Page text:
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A CurtainUp California Review
the Taming of theShrew
Scene from TheTaming of the Shrew at the Old Globe
(Photo: Craig Schwartz)
The Taming of the Shrew is the Old Globe's third repertory production this summer, rounding out King Lear and The Madness of George III. We're all familiar with the basic story which has been staged as the musical Kiss Me Kate and movies like 10 Things I Hate About You. Katherine is a sharp-tongued, obdurate woman whose younger sister Bianca is desperate to marry, but at her father's insistence must wait until her older sister Katherine is married off. Enter smooth-talking rogue Petruchio, who marries Katherine and "tames" her through a series of psychological torments (like withholding food, sleep and sex), until she's as biddable and compliant as her giggly younger sister — who is now free to marry which she does promptly.
Come, come, you wasp, i'faith you are too angry.— Petruchio
If I be waspish, best beware my sting.—Katherine
My remedy is then to pluck it out.— Petruchio
—Ay, if the fool could find where it lies.Katherine
Who knows not where a wasp does wear his sting? In his tail. —Petruchio
In his tongue.— Katherine
— Whose tongue? Petrucchio
Yours, if you talk of tales, and so farewell. — Katherine
What, with my tongue in your tail? — Petruchio;
Yes, it's wildly misogynistic. But, also funny and one of Shakespeare's bawdier comedies. While there are plot holes you could drive a truck through, no one cares with all the raunchy jokes and pratfalls. It's a nice change of pace from the somber seriousness of King Lear and The Madness of George III.
Stylistically, this production is muddled. While ostensibly a period piece in the sense that the costumes and props are (mostly) sixteenth-century Elizabethan, there are several jarring touches, including a neon sign with The Taming of the Shrew blazoned across the stage. The male leads are all dressed like gaudy Renaissance pimps— one with designer sunglasses.— The male ensemble members all look like Gumby the Village Idiot from early Monty Python sketches. There are several strange dances involving the ensemble; also very long shticks and a couple of dumb shows involving a performer in a horse costume (with the horse character handily defecating onstage). Wink-wink slapstick comedy sustained Shakespeare's plebian audiences, so kudos to director Ron Daniels for at least upholding the play's brash comedic authenticity. While I appreciate the clever double-entredre wordplay, could have done without the fake horse poop, the shick dances and the neon sign.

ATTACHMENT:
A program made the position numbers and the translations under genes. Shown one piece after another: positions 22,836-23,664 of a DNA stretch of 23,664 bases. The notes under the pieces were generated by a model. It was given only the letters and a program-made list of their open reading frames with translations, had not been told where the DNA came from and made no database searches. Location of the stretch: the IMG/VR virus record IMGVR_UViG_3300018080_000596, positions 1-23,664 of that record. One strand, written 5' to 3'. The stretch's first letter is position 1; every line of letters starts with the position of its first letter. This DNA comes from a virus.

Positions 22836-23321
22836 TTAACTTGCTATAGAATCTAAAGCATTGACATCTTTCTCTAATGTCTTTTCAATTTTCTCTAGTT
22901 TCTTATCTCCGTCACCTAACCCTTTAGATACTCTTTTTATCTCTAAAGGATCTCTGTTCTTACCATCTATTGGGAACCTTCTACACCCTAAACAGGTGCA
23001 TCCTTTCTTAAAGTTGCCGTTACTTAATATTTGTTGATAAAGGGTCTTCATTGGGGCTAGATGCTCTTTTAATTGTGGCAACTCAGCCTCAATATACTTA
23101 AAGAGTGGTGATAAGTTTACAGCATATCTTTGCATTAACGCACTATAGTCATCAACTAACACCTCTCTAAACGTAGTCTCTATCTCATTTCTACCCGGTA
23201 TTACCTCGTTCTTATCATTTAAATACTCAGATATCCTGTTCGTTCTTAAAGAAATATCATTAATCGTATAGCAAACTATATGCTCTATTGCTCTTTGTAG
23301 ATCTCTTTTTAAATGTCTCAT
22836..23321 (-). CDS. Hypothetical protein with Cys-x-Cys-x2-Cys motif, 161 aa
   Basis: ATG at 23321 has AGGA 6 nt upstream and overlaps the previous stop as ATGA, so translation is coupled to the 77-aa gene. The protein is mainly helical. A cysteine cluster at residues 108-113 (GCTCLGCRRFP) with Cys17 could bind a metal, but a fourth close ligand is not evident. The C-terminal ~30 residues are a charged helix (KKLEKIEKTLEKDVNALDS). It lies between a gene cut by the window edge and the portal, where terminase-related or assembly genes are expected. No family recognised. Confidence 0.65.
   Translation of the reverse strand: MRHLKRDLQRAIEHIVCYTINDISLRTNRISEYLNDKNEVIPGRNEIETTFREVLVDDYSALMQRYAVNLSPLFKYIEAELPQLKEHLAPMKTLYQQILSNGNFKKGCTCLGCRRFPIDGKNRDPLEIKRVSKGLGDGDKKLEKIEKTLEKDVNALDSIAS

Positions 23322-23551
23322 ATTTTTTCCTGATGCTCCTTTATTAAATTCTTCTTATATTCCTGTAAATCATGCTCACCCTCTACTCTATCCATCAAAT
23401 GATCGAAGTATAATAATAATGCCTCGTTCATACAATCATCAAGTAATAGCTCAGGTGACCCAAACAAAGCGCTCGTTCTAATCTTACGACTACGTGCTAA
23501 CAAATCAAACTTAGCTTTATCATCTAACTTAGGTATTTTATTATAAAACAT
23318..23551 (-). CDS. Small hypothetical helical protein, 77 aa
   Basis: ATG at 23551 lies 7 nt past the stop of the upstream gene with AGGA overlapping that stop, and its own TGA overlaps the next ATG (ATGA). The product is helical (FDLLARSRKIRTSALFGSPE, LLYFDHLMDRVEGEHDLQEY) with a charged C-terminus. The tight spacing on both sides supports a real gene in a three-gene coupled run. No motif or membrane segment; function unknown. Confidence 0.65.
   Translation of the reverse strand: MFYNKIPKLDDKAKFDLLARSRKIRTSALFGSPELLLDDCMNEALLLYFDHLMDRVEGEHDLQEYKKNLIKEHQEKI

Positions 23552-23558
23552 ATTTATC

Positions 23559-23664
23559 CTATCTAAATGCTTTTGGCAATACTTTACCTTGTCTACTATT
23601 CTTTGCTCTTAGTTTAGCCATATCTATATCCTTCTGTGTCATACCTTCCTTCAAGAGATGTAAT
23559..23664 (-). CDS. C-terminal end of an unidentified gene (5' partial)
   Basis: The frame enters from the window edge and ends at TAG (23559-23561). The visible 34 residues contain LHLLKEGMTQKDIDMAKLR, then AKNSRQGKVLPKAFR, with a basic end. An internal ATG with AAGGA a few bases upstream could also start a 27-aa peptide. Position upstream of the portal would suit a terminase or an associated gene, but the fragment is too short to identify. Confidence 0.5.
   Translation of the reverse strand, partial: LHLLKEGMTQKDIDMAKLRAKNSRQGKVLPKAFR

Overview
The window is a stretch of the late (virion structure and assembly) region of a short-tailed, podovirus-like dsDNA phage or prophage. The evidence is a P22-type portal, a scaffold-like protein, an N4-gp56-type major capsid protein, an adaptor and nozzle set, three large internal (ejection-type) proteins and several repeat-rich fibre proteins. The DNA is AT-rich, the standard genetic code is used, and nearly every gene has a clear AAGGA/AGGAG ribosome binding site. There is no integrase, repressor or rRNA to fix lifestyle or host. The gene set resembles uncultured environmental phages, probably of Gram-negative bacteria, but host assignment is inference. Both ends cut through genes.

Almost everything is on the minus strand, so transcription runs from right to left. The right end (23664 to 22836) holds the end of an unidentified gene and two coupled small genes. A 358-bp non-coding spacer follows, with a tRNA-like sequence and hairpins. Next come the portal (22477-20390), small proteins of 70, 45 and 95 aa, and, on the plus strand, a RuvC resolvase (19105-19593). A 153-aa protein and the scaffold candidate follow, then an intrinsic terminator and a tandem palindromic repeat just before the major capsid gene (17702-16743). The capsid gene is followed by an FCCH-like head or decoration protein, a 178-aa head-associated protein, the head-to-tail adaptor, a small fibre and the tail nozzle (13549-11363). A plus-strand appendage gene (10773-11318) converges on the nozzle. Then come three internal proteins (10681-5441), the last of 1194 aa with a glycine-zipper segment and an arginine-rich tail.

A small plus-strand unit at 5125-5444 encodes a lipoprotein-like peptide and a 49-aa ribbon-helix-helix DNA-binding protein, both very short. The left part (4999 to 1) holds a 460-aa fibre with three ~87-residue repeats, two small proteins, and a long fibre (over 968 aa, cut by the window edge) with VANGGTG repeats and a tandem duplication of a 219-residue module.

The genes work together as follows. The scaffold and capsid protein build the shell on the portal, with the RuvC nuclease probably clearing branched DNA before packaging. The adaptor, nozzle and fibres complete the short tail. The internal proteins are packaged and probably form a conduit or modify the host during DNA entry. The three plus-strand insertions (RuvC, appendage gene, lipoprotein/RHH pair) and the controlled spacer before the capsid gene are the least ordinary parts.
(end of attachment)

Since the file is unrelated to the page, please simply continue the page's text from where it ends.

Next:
Fortunately the actors know their stuff. With a lesser cast, this production might easily have devolved into a lot of sequined sound and fury, signifying nothing. This Petruchio and Katherine have a palpable chemistry together, and the cast overall is the most energetic of the three plays. Jonno Roberts as Petruchio is as happily charming and charismatic as you might expect; Emily Swallow's Katherine is strong and acerbic, almost too much so—her capitulation to Petruchio's charms seems forced, like she's waiting until they're alone offstage to kill him. I can't say that I'd blame her. But hey, it's not often we get to enjoy a strong Shakespearean female lead (or at least one that doesn't have to resort to cross-dressing somewhere in the play).
The Taming of the Shrew
Written by William Shakespeare
Directed by Ron Daniels
With Michael Stewart Allen (Tranio), Shirine Babb (Widow), Donald Carrier (Hortensio), Craig Dudley (Tailor, Vincentio), Charles Janasz (Pedant, Curtis), Joseph Marcell (Gremio), Jordan McArthur (Biondello), Jonno Roberts (Petruchio), Adrian Sparks (Baptista Minola), Emily Swallow (Katherine), Bruce Turk (Grumio), Bree Welch (Bianca) and Jay Whittaker (Lucentio) with Andrew Dahl, Grayson DeJesus, Ben Diskant, Christian Durso, Kevin Hoffman, Andrew Hutcheson and Steven Marzolf (Ensemble)
Set Design: Ralph Funicello
Lighting Design: Alan Burrett
Sound Design: Christopher R. Walker
Costume Design: Deirdre Clancy
Original Music: Shaun Davey
Running Time: Two hours and fifty minutes with one fifteen-minute intermission
The Old Globe; 1363 Old Globe Way, San Diego; 619-23-GLOBE
Tickets $29 - $78
June 16 - September 26, 2010
Reviewed by Jenny Sandman based on July 11th performance
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